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This blog post was published under the 2010 to 2015 Conservative and Liberal Democrat coalition government

Social Care Commitment: a new deal for workers and employers

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The Social Care Commitment, has been launched by the Department of Health, in partnership with the Association of Directors of Adult Social Services (ADASS), the Care Quality Commission (CQC) and the Voluntary Organisations Disability Group (VODG).

The Social Care Commitment is an agreement between employers and employees, where both sides sign up to seven clear commitments to develop skills and knowledge within their workforce. It focuses on the real issues people have in the workplace, such as how to achieve effective communication, uphold dignity and protect an individual’s privacy.

By signing up, employers and their workers are pledging to continually deliver high quality care, making sure the public have confidence in the services provided. The Commitment is an example of how consultation with all parts of the sector can produce policy for the benefit of everyone.

The commitment involves employers promising to implement best practice in a number of areas relating to workforce values, attitudes, behaviours, skills and competence. This is something the majority of employers already do and employers in regulated services already have to demonstrate to the Care Quality Commission and commissioners.

However, this is the first time employees will be asked also to make a similar commitment, meaning the sector as a whole can pledge to work together to improve workforce quality.

Both the public and those needing care and support need evidence that employers and their employees recognise these issues and are dedicated to providing and improving quality. The Social Care Commitment is a key part of the Department of Health’s continued drive to achieve this in communities, and help raise public confidence in the sector.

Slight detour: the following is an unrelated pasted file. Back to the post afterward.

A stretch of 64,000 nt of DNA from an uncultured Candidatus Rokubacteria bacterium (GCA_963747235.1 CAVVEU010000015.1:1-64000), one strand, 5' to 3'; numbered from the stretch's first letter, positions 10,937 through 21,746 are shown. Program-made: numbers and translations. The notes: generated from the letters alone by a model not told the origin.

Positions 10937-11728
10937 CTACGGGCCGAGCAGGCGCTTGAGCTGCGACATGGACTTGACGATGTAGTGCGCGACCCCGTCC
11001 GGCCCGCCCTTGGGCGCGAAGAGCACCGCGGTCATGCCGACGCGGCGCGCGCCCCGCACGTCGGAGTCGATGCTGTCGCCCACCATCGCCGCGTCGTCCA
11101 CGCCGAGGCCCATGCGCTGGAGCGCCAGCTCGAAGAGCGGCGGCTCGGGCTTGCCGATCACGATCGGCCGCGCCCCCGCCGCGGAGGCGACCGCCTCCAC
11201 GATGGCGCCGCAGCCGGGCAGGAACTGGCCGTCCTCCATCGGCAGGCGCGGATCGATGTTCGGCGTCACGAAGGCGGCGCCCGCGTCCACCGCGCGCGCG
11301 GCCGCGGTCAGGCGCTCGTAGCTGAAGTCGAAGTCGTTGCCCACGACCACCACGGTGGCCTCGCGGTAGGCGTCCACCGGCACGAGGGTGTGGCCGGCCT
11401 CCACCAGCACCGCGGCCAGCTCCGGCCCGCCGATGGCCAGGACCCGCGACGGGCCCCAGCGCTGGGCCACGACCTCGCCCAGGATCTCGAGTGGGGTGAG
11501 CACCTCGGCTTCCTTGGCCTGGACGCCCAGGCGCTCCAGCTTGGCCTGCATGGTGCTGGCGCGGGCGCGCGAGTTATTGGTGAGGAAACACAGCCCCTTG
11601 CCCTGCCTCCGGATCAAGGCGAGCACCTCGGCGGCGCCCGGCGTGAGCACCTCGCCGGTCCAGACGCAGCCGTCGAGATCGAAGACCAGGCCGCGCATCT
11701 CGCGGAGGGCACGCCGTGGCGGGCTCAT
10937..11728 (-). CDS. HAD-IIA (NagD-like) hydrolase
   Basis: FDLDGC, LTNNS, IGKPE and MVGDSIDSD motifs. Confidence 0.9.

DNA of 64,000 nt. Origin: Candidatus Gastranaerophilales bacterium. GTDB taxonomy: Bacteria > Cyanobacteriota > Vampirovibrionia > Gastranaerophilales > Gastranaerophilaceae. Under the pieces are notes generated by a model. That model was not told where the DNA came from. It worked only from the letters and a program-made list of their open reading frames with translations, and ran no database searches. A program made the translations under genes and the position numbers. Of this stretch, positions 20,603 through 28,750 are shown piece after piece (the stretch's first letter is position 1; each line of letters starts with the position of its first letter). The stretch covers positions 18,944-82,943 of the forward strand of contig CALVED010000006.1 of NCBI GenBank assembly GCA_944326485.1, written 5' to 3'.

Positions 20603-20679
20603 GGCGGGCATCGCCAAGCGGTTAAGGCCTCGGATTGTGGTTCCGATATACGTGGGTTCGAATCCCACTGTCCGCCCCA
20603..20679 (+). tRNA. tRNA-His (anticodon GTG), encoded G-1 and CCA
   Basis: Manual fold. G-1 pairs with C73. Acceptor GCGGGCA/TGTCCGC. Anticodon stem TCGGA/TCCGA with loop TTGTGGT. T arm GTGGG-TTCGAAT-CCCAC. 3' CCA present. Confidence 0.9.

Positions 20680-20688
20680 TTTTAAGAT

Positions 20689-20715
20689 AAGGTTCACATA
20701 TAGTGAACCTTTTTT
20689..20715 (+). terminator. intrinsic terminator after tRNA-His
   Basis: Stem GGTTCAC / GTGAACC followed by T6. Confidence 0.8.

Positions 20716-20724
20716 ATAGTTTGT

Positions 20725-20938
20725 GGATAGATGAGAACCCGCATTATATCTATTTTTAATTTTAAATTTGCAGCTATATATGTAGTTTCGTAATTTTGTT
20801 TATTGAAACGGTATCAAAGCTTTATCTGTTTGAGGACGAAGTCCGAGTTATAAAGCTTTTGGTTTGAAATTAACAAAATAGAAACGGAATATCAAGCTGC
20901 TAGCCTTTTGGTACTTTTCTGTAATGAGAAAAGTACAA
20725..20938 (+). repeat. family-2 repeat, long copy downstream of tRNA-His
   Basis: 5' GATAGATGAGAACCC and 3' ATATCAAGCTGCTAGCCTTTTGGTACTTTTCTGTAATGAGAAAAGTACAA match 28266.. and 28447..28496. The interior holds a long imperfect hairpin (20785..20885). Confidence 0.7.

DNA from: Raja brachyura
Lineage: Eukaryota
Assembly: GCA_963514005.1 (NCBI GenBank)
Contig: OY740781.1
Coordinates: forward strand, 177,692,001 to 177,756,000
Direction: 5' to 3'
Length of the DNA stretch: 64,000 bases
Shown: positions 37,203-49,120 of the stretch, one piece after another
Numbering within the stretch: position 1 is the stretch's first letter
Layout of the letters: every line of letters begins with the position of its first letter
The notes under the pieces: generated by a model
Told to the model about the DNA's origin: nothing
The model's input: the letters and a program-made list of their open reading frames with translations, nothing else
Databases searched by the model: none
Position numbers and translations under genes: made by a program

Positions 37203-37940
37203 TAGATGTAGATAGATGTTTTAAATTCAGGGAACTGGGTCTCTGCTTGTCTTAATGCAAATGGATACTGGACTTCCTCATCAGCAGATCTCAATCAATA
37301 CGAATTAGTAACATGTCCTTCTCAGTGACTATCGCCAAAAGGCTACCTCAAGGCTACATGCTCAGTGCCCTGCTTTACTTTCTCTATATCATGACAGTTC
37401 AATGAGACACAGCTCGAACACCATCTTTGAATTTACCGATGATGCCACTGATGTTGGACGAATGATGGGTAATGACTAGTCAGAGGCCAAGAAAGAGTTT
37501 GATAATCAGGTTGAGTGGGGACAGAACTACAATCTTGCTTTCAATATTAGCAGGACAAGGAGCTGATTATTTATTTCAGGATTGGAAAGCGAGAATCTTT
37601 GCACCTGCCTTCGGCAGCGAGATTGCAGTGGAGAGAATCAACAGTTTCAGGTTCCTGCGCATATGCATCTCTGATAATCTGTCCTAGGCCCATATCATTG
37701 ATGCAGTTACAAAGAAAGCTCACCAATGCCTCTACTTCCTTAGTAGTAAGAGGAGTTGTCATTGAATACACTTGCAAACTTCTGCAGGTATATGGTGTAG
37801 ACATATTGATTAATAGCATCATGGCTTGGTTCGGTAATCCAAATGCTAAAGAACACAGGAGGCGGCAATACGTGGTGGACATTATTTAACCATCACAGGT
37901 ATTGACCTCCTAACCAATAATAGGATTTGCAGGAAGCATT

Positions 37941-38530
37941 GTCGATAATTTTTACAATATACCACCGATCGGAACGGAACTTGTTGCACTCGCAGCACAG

From December 2013, people thinking about using care and support services will be able to visit the NHS Choices website to see which employers have signed up. There they will find useful information about the culture of organisations, to help them make better informed care choices.

150 employers had already signed up within a week of the launch, suggesting they have been quick to see the benefits, not only for their organisations but, more importantly, for the people they offer care and support to.

Whether you’re an employee or employer, find out more about the Social Care Commitment.


Information supplied by: Steve Bridge- social care workforce strategy manager.

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  1. Comment by Alan Martin posted on

    I must confess to being rather tired of more paperwork purporting to address issues in social care and health care. What does this add to the pre existing Code of conduct for social care employees and employers currently under the wing of SCIE, or the CQC essential standards, or local authority requirements or PCT - sorry, CCG now - requirements? In a similar vein, it would be amusing if it were not so outrageous that some MPs seem to think that the problem of inadequate nursing levels on hospital wards can be addressed by getting bureaucrats to count the number of nurses on each shift and pinning the results to notice boards! For pity's sake, stop the endless reorganisation and mad paper chase and fund social and health care properly so that we have enough people working at the sharp end and they feel properly remunerated and appreciated for the good job they do. For those who do not do a good job - managers who do not discipline poor staff properly and staff who do not care - get them out of the sector as soon as possible.

    • Replies to Alan Martin>

      Comment by Steve Bridge: Social Care Workforce Strategy Manager posted on

      Hi Alan, thanks for your comment.
      The Social Care Commitment is the sector's promise to provide people who need care and support with safe, high-quality services. In order to make the commitment employers, individual employers, care workers and carers sign up to a series of seven statements that focus on values and behaviours and pledge to complete tasks that support the statements.
      The commitment will have a key role to play in helping to improve public trust in the care sector.
      From December 2013, once a Care Quality Commission (CQC) registered care provider has signed up to the commitment, the public will be able to see this on their NHS Choices profile. At the same time the public will be able to search the Social Care Commitment website and see which organisations have signed up, including any non CQC registered providers.